Jump to CSS Variable Definition

Here’s a tip: place the mouse cursor over any CSS variable in the Computed panel to reveal a go-to arrow. Click this to highlight the place in the Styles panel where the variable is defined. If the target CSS variable is hidden because it is unused, it will be automatically shown. This allows you to quickly jump in context to the place where a CSS variable is defined and edit it.

Use the go-to arrow next to CSS variables in the Computed panel to highlight where the variable is defined in the Styles panel.

You can also use the filter input field at the bottom of the Styles panel (as described above) and type the name of the variable, but using the go-to arrow to quickly jump to it is much more convenient.

Fuzzy Autocompletion of CSS Variable Names

Since its inception, Web Inspector has provided autocompletion for CSS properties and values in the Styles panel. More recently, it introduced the ability to provide completion suggestions for CSS variable names when typing within var() function values, as in var(--link-color).

Safari Technology Preview 138 made this even better with the introduction of fuzzy matching for CSS autocompletion. This is particularly useful for CSS variables when you might not remember the full name. With fuzzy matching, you can get results that match the query at any position, not just at the beginning.

For example, if you know that the CSS variable name you’re looking for, say --link-color, includes the substring “color”, you can type just var(color|) (the | character represents the position of the typing caret). You don’t even need to type the double dash prefix. If the CSS variable --link-color is defined on or inherited by the inspected element, it will be shown in the list of completion suggestions even if the query match occurs at the end of the variable name.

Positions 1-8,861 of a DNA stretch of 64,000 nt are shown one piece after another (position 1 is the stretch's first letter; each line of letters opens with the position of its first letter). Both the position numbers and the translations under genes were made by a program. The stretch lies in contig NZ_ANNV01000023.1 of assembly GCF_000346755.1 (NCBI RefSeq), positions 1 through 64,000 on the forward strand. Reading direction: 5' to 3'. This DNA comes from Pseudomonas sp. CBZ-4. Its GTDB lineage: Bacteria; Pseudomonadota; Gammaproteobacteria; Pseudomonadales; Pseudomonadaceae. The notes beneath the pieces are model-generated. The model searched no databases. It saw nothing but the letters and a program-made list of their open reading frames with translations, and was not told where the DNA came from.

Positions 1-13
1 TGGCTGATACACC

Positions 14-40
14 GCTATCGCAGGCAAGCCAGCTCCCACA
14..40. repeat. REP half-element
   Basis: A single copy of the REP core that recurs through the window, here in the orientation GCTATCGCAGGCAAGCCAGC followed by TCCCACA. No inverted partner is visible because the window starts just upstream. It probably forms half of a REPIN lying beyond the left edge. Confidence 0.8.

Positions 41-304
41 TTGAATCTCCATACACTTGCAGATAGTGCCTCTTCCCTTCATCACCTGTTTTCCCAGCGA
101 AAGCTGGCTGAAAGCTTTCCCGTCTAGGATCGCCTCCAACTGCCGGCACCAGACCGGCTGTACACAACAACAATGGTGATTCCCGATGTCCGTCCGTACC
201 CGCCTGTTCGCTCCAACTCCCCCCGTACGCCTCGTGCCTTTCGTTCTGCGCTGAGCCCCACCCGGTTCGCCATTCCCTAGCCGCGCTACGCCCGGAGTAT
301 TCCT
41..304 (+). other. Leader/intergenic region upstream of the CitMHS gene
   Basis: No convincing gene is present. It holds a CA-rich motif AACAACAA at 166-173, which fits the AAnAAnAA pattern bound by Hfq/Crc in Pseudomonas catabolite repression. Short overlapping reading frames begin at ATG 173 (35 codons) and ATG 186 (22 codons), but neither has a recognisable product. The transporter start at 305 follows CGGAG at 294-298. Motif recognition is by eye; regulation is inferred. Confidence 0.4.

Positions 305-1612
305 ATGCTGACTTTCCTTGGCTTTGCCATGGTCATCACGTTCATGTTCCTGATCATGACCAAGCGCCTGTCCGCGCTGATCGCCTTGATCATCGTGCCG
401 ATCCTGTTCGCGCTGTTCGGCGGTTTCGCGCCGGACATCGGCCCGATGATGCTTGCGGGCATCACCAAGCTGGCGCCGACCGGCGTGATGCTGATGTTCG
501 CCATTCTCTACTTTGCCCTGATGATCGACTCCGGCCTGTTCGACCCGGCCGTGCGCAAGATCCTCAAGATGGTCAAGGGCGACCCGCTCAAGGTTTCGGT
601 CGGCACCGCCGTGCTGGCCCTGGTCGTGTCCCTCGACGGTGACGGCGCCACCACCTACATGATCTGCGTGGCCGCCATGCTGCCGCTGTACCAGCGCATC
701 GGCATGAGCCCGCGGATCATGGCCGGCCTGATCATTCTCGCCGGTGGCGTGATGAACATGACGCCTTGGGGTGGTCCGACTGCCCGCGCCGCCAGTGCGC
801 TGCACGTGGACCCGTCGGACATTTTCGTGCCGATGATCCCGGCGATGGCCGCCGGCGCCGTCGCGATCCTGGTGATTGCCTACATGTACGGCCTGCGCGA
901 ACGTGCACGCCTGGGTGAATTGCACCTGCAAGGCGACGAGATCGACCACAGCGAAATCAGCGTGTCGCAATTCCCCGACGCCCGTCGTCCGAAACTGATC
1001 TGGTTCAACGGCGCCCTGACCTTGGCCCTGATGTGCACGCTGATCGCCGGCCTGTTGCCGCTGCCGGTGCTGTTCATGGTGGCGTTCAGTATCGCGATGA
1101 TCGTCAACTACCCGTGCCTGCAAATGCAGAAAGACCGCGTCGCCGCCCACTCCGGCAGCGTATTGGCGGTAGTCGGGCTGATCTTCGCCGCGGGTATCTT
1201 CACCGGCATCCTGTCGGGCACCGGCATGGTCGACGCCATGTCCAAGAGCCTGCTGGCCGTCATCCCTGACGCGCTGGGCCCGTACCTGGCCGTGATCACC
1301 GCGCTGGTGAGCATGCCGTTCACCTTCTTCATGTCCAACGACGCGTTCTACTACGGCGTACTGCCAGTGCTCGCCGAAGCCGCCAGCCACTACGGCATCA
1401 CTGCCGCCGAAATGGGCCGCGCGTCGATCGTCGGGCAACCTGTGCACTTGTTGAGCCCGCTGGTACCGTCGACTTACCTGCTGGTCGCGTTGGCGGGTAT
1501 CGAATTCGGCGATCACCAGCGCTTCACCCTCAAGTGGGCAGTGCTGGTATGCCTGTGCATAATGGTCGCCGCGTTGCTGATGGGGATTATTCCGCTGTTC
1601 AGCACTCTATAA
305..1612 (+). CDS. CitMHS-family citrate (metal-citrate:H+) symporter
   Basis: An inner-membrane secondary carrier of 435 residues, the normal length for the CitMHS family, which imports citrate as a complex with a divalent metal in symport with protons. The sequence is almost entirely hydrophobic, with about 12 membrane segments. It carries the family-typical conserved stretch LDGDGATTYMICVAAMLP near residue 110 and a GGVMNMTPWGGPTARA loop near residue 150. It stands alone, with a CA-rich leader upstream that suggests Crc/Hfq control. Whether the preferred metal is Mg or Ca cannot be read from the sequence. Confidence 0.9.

Enjoy the flexibility of fuzzy matching for CSS autocompletion to quickly find a variable by typing any part of its name.
For example, type just “color” to match --link-color.


CSS variables enable a growing number of uses, such as building configurable design systems, practical theming for light and dark modes, customizable styles for web components, among many others. But the proliferation of variables in large numbers within a project can also become a burden during development and debugging.

Web Inspector has introduced features to help keep you focused and productive. Hiding unused inherited CSS variables in the Styles panel reduces clutter. Collecting and grouping CSS variables in the Computed panel focuses your attention. Fuzzy matching in autocompletion of variable names and filter input fields help you quickly find and reuse variables.

We hope these improvements make your work easier when dealing with CSS variables.
As always, if you encounter any issues, please file a report at webkit.org/new-inspector-bug.
If you want to share feedback or ideas, please send them to us on Twitter: @webkit.

Note: Learn more about Web Inspector from the Web Inspector Reference documentation.